Property investment set to be more popular

 |Jan 18, 2017


Property investment would continue to be relatively more popular than other forms of investments in this country for 2017, said property consultancy firm, CH Williams Talhar & Wong Sdn Bhd.

Its Managing Director, Foo Gee Jen, said this was mainly because the return on investment from the property sector was higher, at about 5.2%, compared to returns from bonds, stock market and mutual funds of about 2 to 3%.

“However, our take for the property market this year will be another flattish period weighed down mostly by low commodity prices and continued slow economic growth in major countries and political uncertainties,” he said at the presentation of the 2017 Asia-Pacific Real Estate Market Outlook here today.

He said there would be a rise in demand for affordable housing below RM400,000.

The property market was also expected to cool down and stabilise with prices to be more realistic, he said.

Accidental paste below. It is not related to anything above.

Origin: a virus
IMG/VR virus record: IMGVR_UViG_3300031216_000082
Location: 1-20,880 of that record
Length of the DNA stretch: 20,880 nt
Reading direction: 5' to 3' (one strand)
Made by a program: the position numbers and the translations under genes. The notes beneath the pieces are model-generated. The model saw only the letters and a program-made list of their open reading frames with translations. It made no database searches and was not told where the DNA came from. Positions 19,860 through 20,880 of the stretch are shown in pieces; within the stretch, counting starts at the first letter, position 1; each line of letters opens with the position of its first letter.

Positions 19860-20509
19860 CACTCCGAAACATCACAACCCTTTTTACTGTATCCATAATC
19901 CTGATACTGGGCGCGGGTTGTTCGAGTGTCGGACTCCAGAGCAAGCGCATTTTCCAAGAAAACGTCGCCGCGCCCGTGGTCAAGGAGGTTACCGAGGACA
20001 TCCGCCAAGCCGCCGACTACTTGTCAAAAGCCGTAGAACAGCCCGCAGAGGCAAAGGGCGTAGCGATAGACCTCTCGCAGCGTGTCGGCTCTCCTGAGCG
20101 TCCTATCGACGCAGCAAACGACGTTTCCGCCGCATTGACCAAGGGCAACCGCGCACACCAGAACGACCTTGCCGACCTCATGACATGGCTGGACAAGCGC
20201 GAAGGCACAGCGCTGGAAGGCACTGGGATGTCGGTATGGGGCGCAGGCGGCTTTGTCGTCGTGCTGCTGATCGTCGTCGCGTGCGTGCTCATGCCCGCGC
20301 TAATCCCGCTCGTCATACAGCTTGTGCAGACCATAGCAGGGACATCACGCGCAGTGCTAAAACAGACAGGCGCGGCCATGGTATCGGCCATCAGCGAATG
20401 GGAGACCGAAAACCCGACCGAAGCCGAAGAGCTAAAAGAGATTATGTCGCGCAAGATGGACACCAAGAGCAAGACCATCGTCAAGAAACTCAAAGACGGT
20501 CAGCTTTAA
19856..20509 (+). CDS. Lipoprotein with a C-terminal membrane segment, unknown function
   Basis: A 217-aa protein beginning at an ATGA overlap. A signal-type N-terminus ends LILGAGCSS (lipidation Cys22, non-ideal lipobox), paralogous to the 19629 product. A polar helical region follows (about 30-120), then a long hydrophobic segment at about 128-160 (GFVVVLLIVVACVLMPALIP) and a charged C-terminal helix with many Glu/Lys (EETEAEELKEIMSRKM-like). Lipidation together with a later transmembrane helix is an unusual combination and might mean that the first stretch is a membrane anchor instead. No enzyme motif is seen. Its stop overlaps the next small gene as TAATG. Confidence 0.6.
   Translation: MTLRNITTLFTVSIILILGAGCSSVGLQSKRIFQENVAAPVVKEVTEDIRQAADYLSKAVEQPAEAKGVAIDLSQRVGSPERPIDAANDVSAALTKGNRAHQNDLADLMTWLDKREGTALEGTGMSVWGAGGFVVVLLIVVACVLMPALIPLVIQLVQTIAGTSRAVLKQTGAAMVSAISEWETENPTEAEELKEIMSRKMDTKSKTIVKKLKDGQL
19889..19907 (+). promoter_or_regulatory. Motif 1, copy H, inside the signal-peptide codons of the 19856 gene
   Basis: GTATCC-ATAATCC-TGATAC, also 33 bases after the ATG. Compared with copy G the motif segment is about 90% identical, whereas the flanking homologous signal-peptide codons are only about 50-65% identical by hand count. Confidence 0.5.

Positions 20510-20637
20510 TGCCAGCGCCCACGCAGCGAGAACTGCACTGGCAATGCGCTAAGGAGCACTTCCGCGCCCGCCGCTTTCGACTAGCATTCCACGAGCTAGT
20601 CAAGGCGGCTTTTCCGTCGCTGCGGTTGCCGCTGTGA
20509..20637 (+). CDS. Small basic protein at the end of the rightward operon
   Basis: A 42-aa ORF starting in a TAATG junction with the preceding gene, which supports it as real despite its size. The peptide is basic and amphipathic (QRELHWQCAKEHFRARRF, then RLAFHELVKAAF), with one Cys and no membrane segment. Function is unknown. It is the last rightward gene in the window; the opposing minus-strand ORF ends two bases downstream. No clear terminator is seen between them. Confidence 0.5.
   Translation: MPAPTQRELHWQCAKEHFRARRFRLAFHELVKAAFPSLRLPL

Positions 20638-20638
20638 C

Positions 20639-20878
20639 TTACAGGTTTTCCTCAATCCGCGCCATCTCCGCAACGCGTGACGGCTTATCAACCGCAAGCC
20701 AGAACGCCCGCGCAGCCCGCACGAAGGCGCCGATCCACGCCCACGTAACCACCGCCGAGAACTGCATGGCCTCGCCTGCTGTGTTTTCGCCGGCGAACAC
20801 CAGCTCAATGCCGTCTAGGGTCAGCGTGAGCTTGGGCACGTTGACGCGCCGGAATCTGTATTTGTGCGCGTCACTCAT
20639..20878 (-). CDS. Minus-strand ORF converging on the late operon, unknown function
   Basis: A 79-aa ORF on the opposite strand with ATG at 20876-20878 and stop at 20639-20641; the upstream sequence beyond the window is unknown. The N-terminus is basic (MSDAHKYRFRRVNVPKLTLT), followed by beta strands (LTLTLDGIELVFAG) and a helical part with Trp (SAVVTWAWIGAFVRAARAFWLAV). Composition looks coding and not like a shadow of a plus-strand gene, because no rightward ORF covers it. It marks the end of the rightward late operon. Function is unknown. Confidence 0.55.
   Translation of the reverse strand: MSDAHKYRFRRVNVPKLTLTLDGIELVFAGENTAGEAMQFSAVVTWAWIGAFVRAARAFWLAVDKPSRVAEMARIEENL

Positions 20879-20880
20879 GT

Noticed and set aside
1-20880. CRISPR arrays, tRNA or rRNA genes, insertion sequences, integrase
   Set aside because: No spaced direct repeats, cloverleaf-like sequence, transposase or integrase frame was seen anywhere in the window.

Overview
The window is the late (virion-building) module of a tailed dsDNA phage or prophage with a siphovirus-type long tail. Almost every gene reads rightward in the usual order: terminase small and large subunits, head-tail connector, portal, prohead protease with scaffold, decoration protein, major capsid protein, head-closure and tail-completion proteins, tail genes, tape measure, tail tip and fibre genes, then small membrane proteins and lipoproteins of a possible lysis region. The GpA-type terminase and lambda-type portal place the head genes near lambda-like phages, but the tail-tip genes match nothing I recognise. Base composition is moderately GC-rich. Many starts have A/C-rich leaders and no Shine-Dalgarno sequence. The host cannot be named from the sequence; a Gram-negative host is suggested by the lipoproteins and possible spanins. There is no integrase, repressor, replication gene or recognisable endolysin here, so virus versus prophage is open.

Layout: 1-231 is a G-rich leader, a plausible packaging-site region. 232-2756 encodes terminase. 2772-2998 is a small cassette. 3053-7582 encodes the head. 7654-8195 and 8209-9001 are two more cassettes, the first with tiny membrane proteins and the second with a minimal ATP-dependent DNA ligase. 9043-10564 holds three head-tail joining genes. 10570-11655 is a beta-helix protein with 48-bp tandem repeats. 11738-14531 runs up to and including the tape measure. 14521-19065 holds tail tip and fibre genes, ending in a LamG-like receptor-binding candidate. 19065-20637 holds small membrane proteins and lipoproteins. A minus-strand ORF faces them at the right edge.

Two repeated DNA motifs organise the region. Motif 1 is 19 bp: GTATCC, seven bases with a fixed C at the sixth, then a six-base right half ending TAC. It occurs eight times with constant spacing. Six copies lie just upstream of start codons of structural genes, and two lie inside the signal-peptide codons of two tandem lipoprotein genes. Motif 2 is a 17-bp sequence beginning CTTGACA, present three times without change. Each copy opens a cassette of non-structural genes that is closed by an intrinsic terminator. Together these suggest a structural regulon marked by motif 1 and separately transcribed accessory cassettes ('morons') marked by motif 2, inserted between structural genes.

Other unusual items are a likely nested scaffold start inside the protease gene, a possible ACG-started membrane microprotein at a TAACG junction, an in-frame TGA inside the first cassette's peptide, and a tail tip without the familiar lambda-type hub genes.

Foo said the growth areas would likely focus on good transport connectivity and with a strong demographic forces and residential properties would also continue to be supported.

“Among the transportation connectivity are High-Speed Rail (HSR) KL-Singapore, Mass Rapid Transit (MRT) Line I and II, Light Rail Transit 3 and West Coast Expressway,” he said.

He said the proposed HSR, East Coast Rail (KL-Tumpat, MRT 2 & 3, Gemas-JB rail, Singapore MTR (extension to Johor Bahru), Seremban-Port Dickson and Pan Borneo Highway would also open more opportunities for new growth centres and spur economy activities along its path.

On another note, he said, there were growing expectations that property prices would drop further in 2017 as well as an increase in the vacancy rates.

“The inability of the emerging young working population to buy homes due to the rate of house price increase and tighter lending rules are probably the most pressing matters facing the country,” said Foo.

He said this year would be a challenging one for developers due to rising construction costs on weak ringgit, which included higher crude oil price, increased electric tariff and labour shortage.

“In the short term, investors and developers should focus on taking calculated risks where the market is strong, pursuing development in strong, supply-constrained markets and bidding on strategic long-hold assets that are most likely to be able to withstand a downturn,” Foo said.